As the evening dragged on, I experienced an epiphany.  What would happen if I behaved the same way as an asshole did when confronted by an asshole?  Could I even bring myself to act like one?  As the Jack Daniels coursed through my veins, my resolve strengthened. 

The very next day I got my first opportunity to put my theory to the test.  Terry Bluckworth was the CEO of the company where I worked at that time.  He loved to read books on self-improvement and new management techniques.  It became an inside joke throughout the company that the management style of our management team would change about every 6 to 8 weeks to reflect the methods of the latest book Bluckworth had been studying. 

Mr. Bluckworth was a very assertive man by nature, and he loved to bully his management staff.  It had come to my attention through the back channels of management that he'd been reading a book which encouraged managers to keep subordinates “off balance”.  One of the recommended techniques involved standing physically close to the other person when issuing directions, essentially invading their personal space.  This ostensibly  put them off balance allowing you could assert a particular fiat more effectively.

Mr. Bluckworth called me to his office that afternoon. my job at that time was Director of Product Management. As I entered the room, he got up from behind his desk and walked up to me, standing approximately 6 inches from my face.  He began criticizing one of my projects, asserting that he thought I could manage it more efficiently and accelerate the projected completion date.  I found his body language extremely annoying and a blatant act of asshole-ism.  I steeled myself and retaliated.

I put my finger on his chest and said in my most affected asshole-ish voice, “Larry, if you don’t get out of my face, I’m going to kick your ass, right now, right here in this room.”  He immediately stepped back with alarm with an embarrassed look on his face.  He told me about the book, and that he was trying it out.  I told him that the technique pissed me off and made him look like an asshole.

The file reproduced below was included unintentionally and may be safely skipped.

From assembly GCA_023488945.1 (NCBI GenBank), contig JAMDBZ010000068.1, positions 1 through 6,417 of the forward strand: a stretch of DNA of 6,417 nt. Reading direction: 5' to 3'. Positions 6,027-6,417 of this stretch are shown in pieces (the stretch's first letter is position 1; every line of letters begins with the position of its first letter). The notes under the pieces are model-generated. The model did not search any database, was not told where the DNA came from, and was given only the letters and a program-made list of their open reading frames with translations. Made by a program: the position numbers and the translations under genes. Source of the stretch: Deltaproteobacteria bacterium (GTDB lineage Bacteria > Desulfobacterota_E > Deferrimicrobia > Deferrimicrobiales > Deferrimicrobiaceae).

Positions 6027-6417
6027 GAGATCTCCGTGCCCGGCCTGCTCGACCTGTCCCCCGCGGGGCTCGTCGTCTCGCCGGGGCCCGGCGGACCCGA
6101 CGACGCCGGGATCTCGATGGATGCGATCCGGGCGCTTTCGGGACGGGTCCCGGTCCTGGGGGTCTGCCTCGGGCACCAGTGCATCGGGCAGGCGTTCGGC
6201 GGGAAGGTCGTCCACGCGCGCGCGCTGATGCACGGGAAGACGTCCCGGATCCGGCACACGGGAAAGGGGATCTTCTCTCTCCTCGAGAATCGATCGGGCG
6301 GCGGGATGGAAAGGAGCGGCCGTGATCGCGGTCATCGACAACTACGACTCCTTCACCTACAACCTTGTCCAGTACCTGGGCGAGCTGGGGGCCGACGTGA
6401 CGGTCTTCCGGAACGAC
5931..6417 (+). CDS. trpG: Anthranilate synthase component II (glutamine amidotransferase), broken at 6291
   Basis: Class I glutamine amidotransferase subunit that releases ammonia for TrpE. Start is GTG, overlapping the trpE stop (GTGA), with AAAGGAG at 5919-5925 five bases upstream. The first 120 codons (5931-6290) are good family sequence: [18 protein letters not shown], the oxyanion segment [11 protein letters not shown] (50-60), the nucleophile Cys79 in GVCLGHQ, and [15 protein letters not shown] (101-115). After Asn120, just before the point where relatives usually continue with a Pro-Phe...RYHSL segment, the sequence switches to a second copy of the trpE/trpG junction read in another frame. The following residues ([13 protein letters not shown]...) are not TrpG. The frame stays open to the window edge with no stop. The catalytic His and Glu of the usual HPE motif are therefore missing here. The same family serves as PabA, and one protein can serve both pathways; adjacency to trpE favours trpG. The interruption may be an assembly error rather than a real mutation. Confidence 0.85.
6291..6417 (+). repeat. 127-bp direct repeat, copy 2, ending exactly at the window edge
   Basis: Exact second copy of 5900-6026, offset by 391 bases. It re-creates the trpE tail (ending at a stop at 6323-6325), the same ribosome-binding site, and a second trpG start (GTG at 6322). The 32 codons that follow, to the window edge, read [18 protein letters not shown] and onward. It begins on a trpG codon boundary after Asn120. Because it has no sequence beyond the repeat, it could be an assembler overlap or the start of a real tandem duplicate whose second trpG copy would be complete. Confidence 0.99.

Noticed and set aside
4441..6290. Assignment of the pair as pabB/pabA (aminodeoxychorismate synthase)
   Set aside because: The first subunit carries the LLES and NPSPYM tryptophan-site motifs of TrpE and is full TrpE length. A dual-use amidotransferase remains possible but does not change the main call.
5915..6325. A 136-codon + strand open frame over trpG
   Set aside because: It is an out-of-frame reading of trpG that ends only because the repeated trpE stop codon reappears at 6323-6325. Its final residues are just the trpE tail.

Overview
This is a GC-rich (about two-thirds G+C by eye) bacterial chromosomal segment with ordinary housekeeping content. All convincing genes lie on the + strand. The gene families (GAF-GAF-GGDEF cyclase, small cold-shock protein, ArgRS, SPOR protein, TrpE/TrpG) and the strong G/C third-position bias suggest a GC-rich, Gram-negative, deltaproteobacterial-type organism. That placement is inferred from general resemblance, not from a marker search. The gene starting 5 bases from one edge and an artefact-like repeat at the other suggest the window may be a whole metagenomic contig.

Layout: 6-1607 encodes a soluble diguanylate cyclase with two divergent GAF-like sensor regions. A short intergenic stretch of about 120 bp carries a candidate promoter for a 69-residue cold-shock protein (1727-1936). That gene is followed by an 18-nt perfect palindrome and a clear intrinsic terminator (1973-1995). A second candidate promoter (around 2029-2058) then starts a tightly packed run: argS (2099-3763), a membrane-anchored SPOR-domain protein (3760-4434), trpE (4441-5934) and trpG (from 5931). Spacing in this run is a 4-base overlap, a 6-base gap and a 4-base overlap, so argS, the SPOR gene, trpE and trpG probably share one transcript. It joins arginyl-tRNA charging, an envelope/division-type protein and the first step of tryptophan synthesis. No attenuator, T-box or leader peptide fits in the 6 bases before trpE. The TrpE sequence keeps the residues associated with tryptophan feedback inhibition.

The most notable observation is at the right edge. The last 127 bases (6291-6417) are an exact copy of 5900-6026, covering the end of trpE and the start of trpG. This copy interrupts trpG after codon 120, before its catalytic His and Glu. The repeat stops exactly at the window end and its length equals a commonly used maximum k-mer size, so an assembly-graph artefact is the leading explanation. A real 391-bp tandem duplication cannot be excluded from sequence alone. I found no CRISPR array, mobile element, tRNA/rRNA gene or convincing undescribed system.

We were on much better terms after that.  Really. The fact that, at that time in my life, I was a six foot two, 220-pound bodybuilder may have contributed some additional emphasis behind the threat to kick his ass, but the point is — I put some “asshole” on him, and he changed his behavior — at least toward me.  I felt like Spiderman must have felt when he first discovered that he had spidey powers!

Now, of course, you have to use some common sense when applying this counter-asshole stuff.  I mean there are professional assholes out there – pathological monsters who will kill you or inflict serious bodily harm if you try to out asshole them.  You should only use this “good asshole” technique on the run-of-the-mill assholes.  Don’t try to out asshole somebody who is exhibiting road rage, for example.  You’re likely to get run off the road and/or shot.

So, I say go out there and give it a try.  The next time you go to the express lane at the grocery store, and there’s somebody just ahead of you with a cart half full of groceries and they have their checkbook in their hand, even though the sign clearly says, “15 items or less, no checks”, you say to them, “Hey asshole!  Can’t you read?  This is an express lane.”  Then, yell at the checker, “Why the hell did you let this moron use this lane?  Now all your customers with small orders have to stand here and wait for this asshole.”

Sure, you’re going to feel like an asshole, and everybody in the store is probably going to think you're an asshole, but the real asshole is going to get a piece of your mind right there, in front of God and everybody.  They’ll either feel like a jerk, and everybody else will be secretly agreeing with you, or they will meet you outside and kick the shit out of you.  But you’ll be able to go home, head held high, and tell all your friends and family, “I was an asshole today, and I really told some other asshole off.” Oh yeah, it will feel good to have taken a stand. You may suffer a few bruises from time to time, but that’s just part of the deal. Pour yourself a glass of Jack Daniels and feel proud that you have become a warrior for the good of mankind.

Footnote: This anti-asshole method only works if you’re not already a full-fledged asshole. If you are a bone fide asshole, acting like an asshole – you’re just an asshole.

Asshole Coin pictured above

If you'd like to have your very own asshole coin like the one pictured in this article, you can obtain one at this website.

You never know when you'll run into someone who deserves to be awarded this token of your disdain.

Ascent of the A-Word

There is a very interesting and readable book about the assholism, titled Ascent of the A-Word: Assholism, the First 60 Years, by Geoffrey Nunberg. This book is a much more serious consideration of the word and the behavior than my article. You can find it on Amazon Books at